: In a backward march from the virtual to the real world, Auroville’s not-for-profit e-commerce enterprise is offering customers an option to pick products off the shelf at select boutiques in the city, to see if the experience encourages shoppers to buy into its vast online domain.
For starters, the Auroville Online Store (auroville.com) has taken up boutique space in two upmarket establishments in the city to showcase a sampling of its unique products. Since last week, select Auroville products are being retailed at Casablanca and Le Pondichery, which is the boutique of The Promenade hotel.
“For us this is an experiment, create an offline exposure to see if this has an effect on our online presence,” said Luise, from Germany who has volunteered to ramp up Auroville online’s presence across multiple platforms, ranging from social media to blogs, YouTube, Twitter, Instagram and Pinterest.
Auroville online has hit the town with eleven brands: Gecko with Bamboo men shirts and dirt shirts; Svaram with musical instruments; MGEcoDuties with handmade soaps; Dream Studio with shirts for women and handcrafted bangles; Worktree with toys and kitchenware made out of timber wood; Arthena with bags; Shradhanjali with jewellery out of seeds; Auroville Press with children’s books; Auroville Papers with stationery; Papui and SomethingElse with “I love Auroville” tees and Food Link with organic grains from Auroville.
In the boutique space, these products are showcased under the auroville.com header rather than individual brands/labels or production units.
Customers who pick up the products at these outlets are also provided information material about how the product was made as well as a brief intro about the Auroville philosophy.
“Auroville products are associated with quality, eco-friendliness and social empowerment of local communities,” said Ms. Luise.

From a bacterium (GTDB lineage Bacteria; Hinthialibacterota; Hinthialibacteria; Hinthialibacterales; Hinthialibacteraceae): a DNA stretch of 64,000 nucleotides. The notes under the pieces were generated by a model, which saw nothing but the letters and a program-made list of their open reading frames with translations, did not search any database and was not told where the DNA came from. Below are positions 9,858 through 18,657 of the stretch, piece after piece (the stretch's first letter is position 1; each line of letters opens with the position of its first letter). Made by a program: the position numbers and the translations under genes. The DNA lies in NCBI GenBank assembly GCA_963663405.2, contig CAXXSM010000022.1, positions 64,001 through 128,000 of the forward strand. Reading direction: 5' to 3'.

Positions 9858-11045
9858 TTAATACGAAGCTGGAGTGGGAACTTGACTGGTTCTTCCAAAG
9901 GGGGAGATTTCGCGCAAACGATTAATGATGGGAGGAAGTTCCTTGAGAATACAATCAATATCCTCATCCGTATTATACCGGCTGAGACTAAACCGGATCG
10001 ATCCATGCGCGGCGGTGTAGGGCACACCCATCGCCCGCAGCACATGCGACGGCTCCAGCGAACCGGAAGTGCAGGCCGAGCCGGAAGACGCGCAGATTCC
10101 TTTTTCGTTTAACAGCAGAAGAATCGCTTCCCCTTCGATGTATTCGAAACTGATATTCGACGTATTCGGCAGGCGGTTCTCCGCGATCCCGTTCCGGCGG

For instance, with these products customers get a quick orientation about the products and the units, such as Shardhanjali’s work in reforestation, Svaram’s educational music campus or Food Link’s organic farming, says Ms. Luise. “We want to establish an Auroville brand, everyone under an umbrella because together we are stronger. We are hoping that people get interested and go online to discover more on auroville.com and Auroville itself,” said Ms. Luise.
“We don’t believe that this subsumes independent identities of the products as at the end of the day the most important branding for any product coming out of the Aurovillian community is that it is made in Auroville,” says Stephan Himmer who manages Auroville’s e-commerce portal.
Essentially, trialling products at boutiques is a gauge on whether interest can be generated among shoppers to visit auroville.com.
The shelf presence at two outlets is more of a test run that has been timed to coincide with the off-season months of May-July.
“In fact, we have the capability to scale up and expand presence at more boutiques,” said Mr. Himmer, who has several years of inventory management at his production unit Gecko.
In recent months, auroville.com has been focussed on building on its connect with domestic market even as it processes orders from overseas destinations such as France, Germany, Russia and cities across the U.S.
While initially, almost 60 per cent of the hits and purchases were international, auroville.com now sees 55 per cent domestic sales against 45 per cent exports.
For the managers of auroville.com, the offer for boutique space actually came from the two establishments whose entrepreneur-proprietor Dilip Kapur is an Aurovillian.
The off-the-shelf purchase option is merely a teaser if one considers the fact that auroville.com coordinates the ebbs and flows of demand and supply for an estimated 3,500 products from 35 production units in Auroville.
“We believe that sampling these products would encourage customers to engage with us online,” said Ms. Luise, who has been in the forefront of production of Auroville’s first video promotional that debuted on YouTube in December 2015.
The collaborative effort featured an original background score composed by Stephan Himmer’s brother Holger Jetter, a musician, and his associate Tina Suchanek at their Sunshine Music recording studio in Auroville.
The voiceover was by Thomas Eckelmann, who dubbed for French actor Pierre Brice in the Winnetou movies featuring the fictional Native American hero created by best-selling German writer Karl May.